Here is a little piece of history. The first meeting I ever held for Brother Joe McClurkan, Brothers Guy Nelson, Marvin Cooper and Miss Essie Morris were all three sanctified in the same service, and behold, when I reached Detroit the first day of April, 1923, the three young people who were sanctified in the same service at Nashville, were now yoked up in a great battle for full salvation in Detroit. We had fifteen days that were beyond description for seekers and crowds.
I ran from there to Cleveland, Ohio, and I gave our good Brother Butler, president of Friends College, two days and nights in the Bible College. I also gave Brother C. Warren Jones two days and nights. I ran from there to the Chicago Central District and joined Brother E. O. Chalfant, and for the last ten days of April and all of May he and I toured that great district. I have a beautiful letter from him before me, telling all the places that we had toured. It might be a little tiresome for the reader to undertake to visit all these places for we made thirty towns in Illinois, winding up about May 21, at the great Olivet Camp. But in his letter he states that out of this campaign sixty Nazarene churches have been organized. That one campaign had added to the church property a quarter of a million dollars. We also raised money to buy twenty gospel tents. Under these tents during the summer season between eighty and ninety great tent campaigns were put on, running a month at a place. There were hundreds of thousands of people preached to under these tents during the four months of the summer season. Brother Chalfant says that he is very largely indebted to Uncle Buddie for helping to put this great district to the front; that he never could have done it without the assistance I gave him. We put the Herald of Holiness in hundreds of homes. Through that campaign he received hundreds of calls for meetings. He usually had from three to four good workers with each tent, which as the reader would see gave him a band of workers numbering seventy or eighty. These tents ran from the last of May until the last of September. At their District Assembly in September his report that was published in the Herald of Holiness was the greatest that had ever been for one year’s time.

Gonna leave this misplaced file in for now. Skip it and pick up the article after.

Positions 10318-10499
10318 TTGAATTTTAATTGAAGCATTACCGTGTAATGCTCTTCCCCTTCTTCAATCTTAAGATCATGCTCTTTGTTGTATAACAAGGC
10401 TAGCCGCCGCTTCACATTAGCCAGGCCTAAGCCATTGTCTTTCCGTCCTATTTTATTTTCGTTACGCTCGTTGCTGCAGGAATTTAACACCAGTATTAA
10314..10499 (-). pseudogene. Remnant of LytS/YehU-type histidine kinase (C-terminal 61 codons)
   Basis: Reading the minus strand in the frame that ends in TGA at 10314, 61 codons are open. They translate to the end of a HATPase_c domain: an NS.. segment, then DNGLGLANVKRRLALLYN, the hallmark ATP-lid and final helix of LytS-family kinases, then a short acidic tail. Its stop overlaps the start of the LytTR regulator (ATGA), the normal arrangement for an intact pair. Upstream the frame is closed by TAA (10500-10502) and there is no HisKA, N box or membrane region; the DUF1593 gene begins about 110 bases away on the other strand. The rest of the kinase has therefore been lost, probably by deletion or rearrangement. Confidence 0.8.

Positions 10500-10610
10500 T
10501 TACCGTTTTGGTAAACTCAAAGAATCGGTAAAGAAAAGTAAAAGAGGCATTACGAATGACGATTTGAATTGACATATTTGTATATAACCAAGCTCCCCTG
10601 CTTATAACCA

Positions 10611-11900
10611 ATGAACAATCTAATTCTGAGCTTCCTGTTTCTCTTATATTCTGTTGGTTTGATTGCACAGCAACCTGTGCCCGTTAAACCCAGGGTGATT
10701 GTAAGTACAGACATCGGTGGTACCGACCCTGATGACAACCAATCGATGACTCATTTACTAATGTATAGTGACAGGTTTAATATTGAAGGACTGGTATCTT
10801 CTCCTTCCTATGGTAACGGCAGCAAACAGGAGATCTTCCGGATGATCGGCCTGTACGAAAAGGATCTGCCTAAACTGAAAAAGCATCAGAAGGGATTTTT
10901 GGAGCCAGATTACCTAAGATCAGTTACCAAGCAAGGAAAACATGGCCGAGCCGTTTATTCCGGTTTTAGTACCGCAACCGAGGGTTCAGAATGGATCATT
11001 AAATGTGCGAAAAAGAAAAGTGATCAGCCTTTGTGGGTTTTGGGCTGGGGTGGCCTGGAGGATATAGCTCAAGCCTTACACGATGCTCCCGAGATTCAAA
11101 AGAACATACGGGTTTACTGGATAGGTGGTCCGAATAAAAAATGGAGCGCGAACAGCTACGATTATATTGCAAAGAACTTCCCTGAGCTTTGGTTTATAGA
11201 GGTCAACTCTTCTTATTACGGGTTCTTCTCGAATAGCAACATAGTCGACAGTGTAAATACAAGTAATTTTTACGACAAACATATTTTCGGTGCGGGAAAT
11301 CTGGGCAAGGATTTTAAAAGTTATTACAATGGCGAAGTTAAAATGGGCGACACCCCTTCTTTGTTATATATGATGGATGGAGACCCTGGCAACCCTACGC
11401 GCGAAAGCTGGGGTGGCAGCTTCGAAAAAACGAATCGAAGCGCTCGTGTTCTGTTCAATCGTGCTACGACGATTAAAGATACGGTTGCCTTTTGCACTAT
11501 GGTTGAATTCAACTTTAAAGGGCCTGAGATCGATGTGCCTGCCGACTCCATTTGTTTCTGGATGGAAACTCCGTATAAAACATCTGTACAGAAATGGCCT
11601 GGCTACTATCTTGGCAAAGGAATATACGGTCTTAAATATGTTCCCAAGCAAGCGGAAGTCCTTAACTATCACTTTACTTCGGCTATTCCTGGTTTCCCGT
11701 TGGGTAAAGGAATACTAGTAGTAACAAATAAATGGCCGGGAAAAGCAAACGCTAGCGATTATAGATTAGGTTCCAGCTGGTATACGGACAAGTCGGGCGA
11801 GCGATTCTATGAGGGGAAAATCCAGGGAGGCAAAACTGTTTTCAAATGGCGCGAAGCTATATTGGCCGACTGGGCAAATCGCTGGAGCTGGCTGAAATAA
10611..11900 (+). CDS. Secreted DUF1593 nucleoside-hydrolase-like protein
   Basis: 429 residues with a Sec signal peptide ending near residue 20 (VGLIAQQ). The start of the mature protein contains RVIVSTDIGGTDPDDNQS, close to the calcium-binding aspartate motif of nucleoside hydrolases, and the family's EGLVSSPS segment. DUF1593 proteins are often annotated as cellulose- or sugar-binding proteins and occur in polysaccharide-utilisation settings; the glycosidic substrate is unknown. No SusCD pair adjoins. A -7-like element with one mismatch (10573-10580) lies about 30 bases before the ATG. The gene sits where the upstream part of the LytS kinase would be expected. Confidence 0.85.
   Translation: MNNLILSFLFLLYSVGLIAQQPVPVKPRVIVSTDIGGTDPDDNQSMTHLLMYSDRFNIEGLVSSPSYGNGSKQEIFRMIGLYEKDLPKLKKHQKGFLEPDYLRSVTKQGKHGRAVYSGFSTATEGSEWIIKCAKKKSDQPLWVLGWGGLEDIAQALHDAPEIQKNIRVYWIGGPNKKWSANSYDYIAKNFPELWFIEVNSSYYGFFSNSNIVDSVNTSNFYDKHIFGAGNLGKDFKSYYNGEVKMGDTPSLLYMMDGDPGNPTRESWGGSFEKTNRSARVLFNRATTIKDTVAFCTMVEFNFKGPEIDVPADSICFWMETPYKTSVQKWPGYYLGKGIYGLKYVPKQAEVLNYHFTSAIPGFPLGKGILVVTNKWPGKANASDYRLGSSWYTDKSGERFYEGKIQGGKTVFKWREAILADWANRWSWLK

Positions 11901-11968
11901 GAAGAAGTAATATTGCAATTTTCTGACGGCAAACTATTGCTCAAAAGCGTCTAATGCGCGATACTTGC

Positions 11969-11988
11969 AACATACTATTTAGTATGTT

At the close of the Olivet Camp I boarded the train for the south. Stopped one night in Kansas City; went on to Oklahoma City and was met by Brother Stephen White who was president of Bethany-Peniel College. He took me out to Bethany and I preached in the afternoon and at night. We had great crowds and a glorious time. After preaching at night he ran me back to the city and at midnight I left for Fort Worth, Texas.
Here I joined Brother Mayfield, the head of the great Union Mission. I was with him for ten days. The Upchurch band of workers from the Berachah Home had charge of the music. There is no way to tell how much good a campaign like that did for Fort Worth. We had our buildings packed until the people stood up along the wall. At the close of the convention there I boarded the train for Pasadena, California. After having only two days’ rest I took my family and we went out to the Pacific Palisades to the great campmeeting. We ran through there and closed on July 8, coming in home that night.
On Monday of July 9, my wife and daughter Ruby and the Rev. George C. Wise and this old globe-trotter left Pasadena headed for the Yellowstone National Park, but we had plenty of time so we ran to the ranch where my children lived at Rich Grove, California, and stayed a couple of days, then to Fresno, California, and took the Blackstone Trail into the Yosemite Valley. We drove in that night a few miles from the Mariposa woods. We spent the night in the Fish Lodge. This was a beautiful camp built of big logs. We were up early the next morning and drove up to the big forest before we had breakfast. These were the largest trees that I had ever seen up to that time. The largest one in that forest is known as Grizzly Giant, nearly three hundred feet tall, and thirty-two feet through) There were hundreds of other trees almost as large. It is in that forest that a highway is cut through one of the trees. We drove through this great tree and had our pictures made. There was one log that had fallen down and looked like the top had broken off and disappeared. This log was some two hundred feet long and the highway built along the side of it. It was nearly three times as high as our automobile top. There is one log, however, near the old Clark cabin that twenty-four horses have stood on at one time and had their pictures made. We had breakfast at the Montana. The reader will remember that these big trees are named for the different states and the Montana is a tree that is about twenty-eight feet through and nearly three hundred feet high. They have scaffolds up twenty or thirty feet and have built a big dining room out of logs and heavy lumber. It is very interesting. The big kitchen is off to one side and great heavy flooring nearly twenty feet long is laid on the great platform and runs endways up to the big tree and in a circle until they go clear round the tree; then the big banisters are put around and great logs stood on ends around the tree where they have laid heavy plates running to the corner post and that great circle is covered and makes a very unique dining room. After breakfast we went to Yosemite Valley and spent a couple of days. They claim the highest falls in the world are in this valley. There is one river that leaps out of the clouds and falls 1730 feet. Our two days were very delightfully spent in the Yosemite Valley. Horseback riding and hunting and fishing were the order of the day.